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Home > Underwriting > Title News > Twenty-One Volume Eight

SERIES: Twenty-One VOLUME: Eight DATED: August, 2006


A recently decided Appellate Division case, In The Matter Of The Estate Of Lillian M. Mischler (Appellate Division, Third Department, decided June 22, 2006), the Appellate Court affirmed a Surrogate Court decision which denied the petitioner husband's claim against his decedent wife's estate which alleged that an outstanding mortgage on property held by them as tenants by the entirety should be satisfied out of the decedent's estate. The decision of the court is as follows:



Decedent died in October 2003 and was survived by petitioner, who was her second husband, and her three children from her prior marriage. During decedent's lifetime, she conveyed title to her various properties to both herself and petitioner as tenants by the entirety, including one upon which a mortgage had been taken out approximately two months before her death. Petitioner commenced this proceeding, by order to show cause . . ., claiming that this outstanding mortgage be satisfied out of decedent's estate. Surrogate's Court denied petitioner's request by concluding that the basis for his claim, EPTL 3-3.6 - the provision addressing when a beneficiary will take an inheritance subject to an encumbrance - was inapplicable. This appeal ensued.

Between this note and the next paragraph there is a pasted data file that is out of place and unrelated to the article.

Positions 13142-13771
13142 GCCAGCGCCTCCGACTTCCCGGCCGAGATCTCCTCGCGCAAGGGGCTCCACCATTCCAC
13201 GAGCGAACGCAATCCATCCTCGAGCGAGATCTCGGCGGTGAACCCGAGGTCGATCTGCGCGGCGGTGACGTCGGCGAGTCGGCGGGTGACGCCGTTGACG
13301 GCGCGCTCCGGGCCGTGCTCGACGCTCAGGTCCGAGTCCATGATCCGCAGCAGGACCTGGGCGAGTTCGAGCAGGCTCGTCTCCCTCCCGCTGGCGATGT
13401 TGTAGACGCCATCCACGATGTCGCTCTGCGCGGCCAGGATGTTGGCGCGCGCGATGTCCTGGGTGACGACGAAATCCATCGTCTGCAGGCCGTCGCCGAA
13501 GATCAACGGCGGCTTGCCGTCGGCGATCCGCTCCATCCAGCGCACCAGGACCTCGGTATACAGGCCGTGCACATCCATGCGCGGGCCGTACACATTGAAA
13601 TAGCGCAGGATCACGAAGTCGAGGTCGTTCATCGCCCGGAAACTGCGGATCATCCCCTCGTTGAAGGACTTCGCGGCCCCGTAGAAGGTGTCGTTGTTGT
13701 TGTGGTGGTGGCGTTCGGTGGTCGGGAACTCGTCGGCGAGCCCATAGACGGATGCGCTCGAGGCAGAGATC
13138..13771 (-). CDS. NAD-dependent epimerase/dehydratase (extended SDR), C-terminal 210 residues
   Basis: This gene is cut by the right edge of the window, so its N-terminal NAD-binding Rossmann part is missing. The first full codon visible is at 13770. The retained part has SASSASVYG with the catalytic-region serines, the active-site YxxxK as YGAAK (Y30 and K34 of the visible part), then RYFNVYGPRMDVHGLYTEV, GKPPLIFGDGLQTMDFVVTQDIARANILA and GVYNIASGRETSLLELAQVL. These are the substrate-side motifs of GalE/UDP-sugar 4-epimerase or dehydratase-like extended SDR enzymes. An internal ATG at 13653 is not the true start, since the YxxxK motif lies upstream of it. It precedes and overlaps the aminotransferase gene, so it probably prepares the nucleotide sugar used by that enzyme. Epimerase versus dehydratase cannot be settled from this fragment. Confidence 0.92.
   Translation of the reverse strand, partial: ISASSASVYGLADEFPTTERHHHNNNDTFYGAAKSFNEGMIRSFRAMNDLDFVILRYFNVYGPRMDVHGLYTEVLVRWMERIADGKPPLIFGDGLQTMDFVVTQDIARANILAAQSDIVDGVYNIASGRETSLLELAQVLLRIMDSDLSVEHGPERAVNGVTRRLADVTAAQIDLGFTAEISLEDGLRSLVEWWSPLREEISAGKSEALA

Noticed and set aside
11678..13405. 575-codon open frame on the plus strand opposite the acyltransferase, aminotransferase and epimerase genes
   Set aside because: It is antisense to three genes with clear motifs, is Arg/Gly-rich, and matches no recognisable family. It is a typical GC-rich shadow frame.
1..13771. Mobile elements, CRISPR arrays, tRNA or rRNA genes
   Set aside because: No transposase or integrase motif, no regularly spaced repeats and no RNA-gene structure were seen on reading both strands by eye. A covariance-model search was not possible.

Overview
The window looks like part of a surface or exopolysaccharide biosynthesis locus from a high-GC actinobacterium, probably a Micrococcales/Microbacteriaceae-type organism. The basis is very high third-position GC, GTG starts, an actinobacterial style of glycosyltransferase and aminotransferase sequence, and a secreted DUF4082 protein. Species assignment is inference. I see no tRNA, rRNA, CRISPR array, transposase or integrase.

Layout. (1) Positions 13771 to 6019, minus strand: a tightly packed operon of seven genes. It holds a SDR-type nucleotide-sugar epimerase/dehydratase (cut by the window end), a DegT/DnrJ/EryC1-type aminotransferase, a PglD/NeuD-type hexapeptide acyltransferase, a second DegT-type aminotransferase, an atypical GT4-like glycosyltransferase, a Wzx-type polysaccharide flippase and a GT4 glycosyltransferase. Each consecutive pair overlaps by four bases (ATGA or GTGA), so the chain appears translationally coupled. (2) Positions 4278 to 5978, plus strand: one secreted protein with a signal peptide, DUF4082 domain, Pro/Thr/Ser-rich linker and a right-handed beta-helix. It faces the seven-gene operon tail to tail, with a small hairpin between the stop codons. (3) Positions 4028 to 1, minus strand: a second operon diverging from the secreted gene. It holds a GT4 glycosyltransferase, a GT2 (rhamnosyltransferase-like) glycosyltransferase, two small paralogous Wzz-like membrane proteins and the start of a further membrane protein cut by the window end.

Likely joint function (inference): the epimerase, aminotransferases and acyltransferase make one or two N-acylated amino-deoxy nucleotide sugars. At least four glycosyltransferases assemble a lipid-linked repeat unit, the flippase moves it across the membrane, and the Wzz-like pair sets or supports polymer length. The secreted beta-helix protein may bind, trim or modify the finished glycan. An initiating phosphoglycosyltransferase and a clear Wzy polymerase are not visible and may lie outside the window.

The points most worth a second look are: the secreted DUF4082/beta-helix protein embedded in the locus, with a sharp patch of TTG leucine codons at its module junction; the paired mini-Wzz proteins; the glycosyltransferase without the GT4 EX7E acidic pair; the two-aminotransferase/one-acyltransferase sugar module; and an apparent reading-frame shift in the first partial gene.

The sole issue is whether decedent's will brings this mortgage on the property owned by decedent and petitioner as tenants by the entirety within the parameters of EPTL 3-3.6. The will provides as follows: . . . 'all of my legal debts and funeral expenses be paid as soon as may be practicable after my death, except that the payment of any debts secured by a mortgage or pledge of real or personal property may be postponed by the Executor or Executrix in his or her own discretion.'

With it established that in the tenancy by the entirety, a surviving spouse will take the entire estate when the other spouse dies, 'not because of any right of survivorship, but because that spouse remains seized of the whole' . . . the estate of the deceased spouse is not deemed to have an interest in the property . . . Since EPTL 3-3.6, by its express language, limits its applicability to property that 'is specifically disposed of by will or passes to a distributee' (EPTL 3-3.6 [2]), Surrogate's Court properly concluded that EPTL 3-3.6 is not applicable and that the language of decedent's will did not clearly express an intention otherwise.

Accordingly, petitioner was properly precluded from seeking the satisfaction of this outstanding mortgage from decedent's estate . . .

ORDERED that the order is affirmed, with one bill of costs."

  Copyright 2006 by Monroe Title Insurance Corporation